Article of the week: Moving up a gear

24 July 2021

FEATURE | Fundraising

Major Lorraine Chaundy (Peterborough Citadel) writes about her wellbeing cycle challenge

The past year and a half of living through a pandemic has been challenging enough, so you might wonder why on earth I gave myself an extra challenge. I chose to raise funds for two wellbeing projects at our corps by cycling 250 miles during June.

I was aware that some people could cover this distance in a weekend. But this was my challenge. I am a beginner cyclist, overweight, unfit and slowly recovering from contracting Covid-19.

I have a full-time workload as a corps officer and a family to take care of. More honest than that, I have not really paid enough time and attention to myself and become unhappy with how I look and consequently feel. Losing weight and feeling better about myself felt like a losing battle, until last summer when I shifted my thinking and took up cycling.

At the start I was cycling slowly and with much embarrassment, but I kept telling myself something positive to keep going. I had some stumbling blocks, which included being taken into hospital with stroke symptoms (it turned out not to be a stroke, but it was scary), a gynae diagnosis, contracting Covid-19 in December and my bike being stolen from our garage. However, I kept going, and before June I had built up to between seven and twelve miles per ride.

During my challenge I cycled on 15 out of the 30 days of June, totalling 300 miles. My longest ride was 31 miles and my fitness app, Strava, told me I was a ‘local legend’ six times! I cycled mainly alone, but also enjoyed rides with my husband, Gary, my father on his electrically assisted bike (both pictured above) and a lovely lady from our corps.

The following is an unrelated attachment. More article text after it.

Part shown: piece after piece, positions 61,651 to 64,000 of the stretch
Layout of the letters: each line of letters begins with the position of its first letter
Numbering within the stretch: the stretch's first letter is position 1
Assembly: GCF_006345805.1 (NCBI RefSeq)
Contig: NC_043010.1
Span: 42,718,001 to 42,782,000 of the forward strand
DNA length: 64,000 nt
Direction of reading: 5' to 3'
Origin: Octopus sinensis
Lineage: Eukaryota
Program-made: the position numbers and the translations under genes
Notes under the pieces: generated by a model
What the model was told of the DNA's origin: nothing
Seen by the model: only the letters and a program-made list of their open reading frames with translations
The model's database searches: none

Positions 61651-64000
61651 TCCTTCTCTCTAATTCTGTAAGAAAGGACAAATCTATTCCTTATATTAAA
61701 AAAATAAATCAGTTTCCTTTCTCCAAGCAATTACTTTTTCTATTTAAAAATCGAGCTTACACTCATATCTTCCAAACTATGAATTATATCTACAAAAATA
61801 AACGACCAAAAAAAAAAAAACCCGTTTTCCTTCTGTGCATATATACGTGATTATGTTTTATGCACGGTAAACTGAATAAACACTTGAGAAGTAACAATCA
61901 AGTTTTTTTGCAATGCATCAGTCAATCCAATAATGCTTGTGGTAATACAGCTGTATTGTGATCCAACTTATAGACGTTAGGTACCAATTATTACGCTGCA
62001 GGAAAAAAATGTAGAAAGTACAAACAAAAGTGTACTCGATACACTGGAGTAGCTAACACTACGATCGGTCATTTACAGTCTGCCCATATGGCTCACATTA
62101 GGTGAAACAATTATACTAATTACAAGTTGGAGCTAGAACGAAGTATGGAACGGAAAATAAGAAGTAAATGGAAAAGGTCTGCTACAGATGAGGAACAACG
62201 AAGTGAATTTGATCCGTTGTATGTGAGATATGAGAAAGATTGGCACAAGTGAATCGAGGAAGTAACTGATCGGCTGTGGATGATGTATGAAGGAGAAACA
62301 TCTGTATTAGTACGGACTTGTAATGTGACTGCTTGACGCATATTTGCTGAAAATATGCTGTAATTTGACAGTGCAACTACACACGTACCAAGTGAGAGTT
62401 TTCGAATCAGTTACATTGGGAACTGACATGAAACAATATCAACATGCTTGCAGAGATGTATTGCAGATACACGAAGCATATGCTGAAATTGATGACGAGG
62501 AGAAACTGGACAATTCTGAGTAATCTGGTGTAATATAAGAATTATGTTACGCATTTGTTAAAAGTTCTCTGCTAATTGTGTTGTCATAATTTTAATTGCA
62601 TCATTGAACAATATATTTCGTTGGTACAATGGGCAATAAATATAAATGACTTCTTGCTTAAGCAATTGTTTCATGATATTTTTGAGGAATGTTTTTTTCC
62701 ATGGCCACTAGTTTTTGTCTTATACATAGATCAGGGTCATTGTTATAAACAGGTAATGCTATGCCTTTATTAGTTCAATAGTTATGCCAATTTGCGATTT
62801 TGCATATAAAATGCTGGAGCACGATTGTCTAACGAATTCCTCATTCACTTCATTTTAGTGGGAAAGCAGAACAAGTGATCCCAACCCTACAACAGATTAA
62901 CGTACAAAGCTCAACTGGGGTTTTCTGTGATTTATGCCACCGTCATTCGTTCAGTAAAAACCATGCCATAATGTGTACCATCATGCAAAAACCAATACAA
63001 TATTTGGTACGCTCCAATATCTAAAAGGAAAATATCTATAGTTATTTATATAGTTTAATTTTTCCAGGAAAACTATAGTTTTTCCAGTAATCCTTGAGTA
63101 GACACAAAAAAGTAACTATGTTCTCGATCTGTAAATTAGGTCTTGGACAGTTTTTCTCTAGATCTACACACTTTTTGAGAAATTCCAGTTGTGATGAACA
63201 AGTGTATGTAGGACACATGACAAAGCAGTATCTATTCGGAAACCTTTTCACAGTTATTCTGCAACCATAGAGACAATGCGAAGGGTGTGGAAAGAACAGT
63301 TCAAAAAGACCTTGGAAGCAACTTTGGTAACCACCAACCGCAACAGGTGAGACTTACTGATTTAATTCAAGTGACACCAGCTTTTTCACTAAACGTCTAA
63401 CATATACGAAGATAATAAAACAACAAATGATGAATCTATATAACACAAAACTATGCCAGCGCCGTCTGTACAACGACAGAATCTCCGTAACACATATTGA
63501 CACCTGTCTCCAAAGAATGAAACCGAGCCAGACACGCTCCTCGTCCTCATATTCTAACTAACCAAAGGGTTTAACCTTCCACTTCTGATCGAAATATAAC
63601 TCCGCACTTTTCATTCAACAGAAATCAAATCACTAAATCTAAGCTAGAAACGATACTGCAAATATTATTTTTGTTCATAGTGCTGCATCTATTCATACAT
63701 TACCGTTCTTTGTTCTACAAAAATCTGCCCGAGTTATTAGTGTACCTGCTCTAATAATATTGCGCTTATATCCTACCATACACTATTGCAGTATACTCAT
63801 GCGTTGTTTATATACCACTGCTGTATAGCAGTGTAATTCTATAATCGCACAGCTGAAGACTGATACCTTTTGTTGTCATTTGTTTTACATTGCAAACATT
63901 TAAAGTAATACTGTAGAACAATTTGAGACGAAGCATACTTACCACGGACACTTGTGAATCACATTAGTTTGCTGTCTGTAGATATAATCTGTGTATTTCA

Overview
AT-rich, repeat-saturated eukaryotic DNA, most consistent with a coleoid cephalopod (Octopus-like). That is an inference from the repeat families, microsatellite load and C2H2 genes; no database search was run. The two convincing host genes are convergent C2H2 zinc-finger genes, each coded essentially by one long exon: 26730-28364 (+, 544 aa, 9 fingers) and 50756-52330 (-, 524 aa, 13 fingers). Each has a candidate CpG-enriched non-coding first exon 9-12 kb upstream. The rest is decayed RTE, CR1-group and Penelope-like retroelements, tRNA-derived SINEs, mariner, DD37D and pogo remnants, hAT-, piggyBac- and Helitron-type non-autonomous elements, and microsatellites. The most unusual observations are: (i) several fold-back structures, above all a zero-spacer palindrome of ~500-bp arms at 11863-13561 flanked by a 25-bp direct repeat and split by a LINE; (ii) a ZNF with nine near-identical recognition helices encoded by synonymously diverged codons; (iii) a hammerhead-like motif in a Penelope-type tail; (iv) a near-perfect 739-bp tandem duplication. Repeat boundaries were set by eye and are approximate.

At the beginning of the month I had to talk myself into going out most times, but now I frequently look forward to it. After a ride I always feel better in myself for doing it – and I have lost 10lb in two months, which is a surprising bonus.

I learnt several lessons: it is best to change the gears in a helpful direction, not worry about speed, not worry about what I look like, go out even when I don’t feel like it because I know I will feel better afterwards – and just keep pedalling. I’ve also learnt that no one else looks after my health and fitness, just me. If I’m to be the best I can be in all the roles in which I serve other people, I must keep fit and not feel guilty about taking time to do so.

I understand the daily battle that some people can have with their thoughts and feelings. I have grown to understand that our feelings can lie to us, and that it is helpful to remember some truths: even if I don’t feel like going out on my bike it is still good for me; and I may not feel loved, especially by other road users, but I am loved, and ultimately loved by God.

At the start of 2021 our corps leadership team penned three focus headlines for the year. The first was ‘commit to journeying with people who need healing, support or assistance’. This meant that ‘all areas of the corps need to actively be open to being “with” not simply doing something “for” others’. In other words, ‘journeying with the community as a community’.

All our leadership teams used the headlines to create a Mission Development Plan. The Community Services team decided to explore two wellbeing projects – a craft group and a gardening group – and to contact local NHS social prescribers to see if they would refer people to them. They loved it and all the local social prescribers have patients in mind to come to these groups starting in September. The idea is that we come alongside people who need to get better in terms of their mental health in some way.

The craft and gardening groups will be small and safe environments where we create something by hand together and simply be with each other – journeying to recovery in a slow-paced activity and in a caring, Christian environment. At Peterborough Citadel we feel God’s hand is on these wellbeing projects and we can’t wait to see them begin and evolve.

My June cycling challenge raised £1,240 via JustGiving for the start-up costs of the groups’ items. The plans are going well, leaders are in place and we look forward to ‘being with’ others and experiencing the fruit of this ministry.


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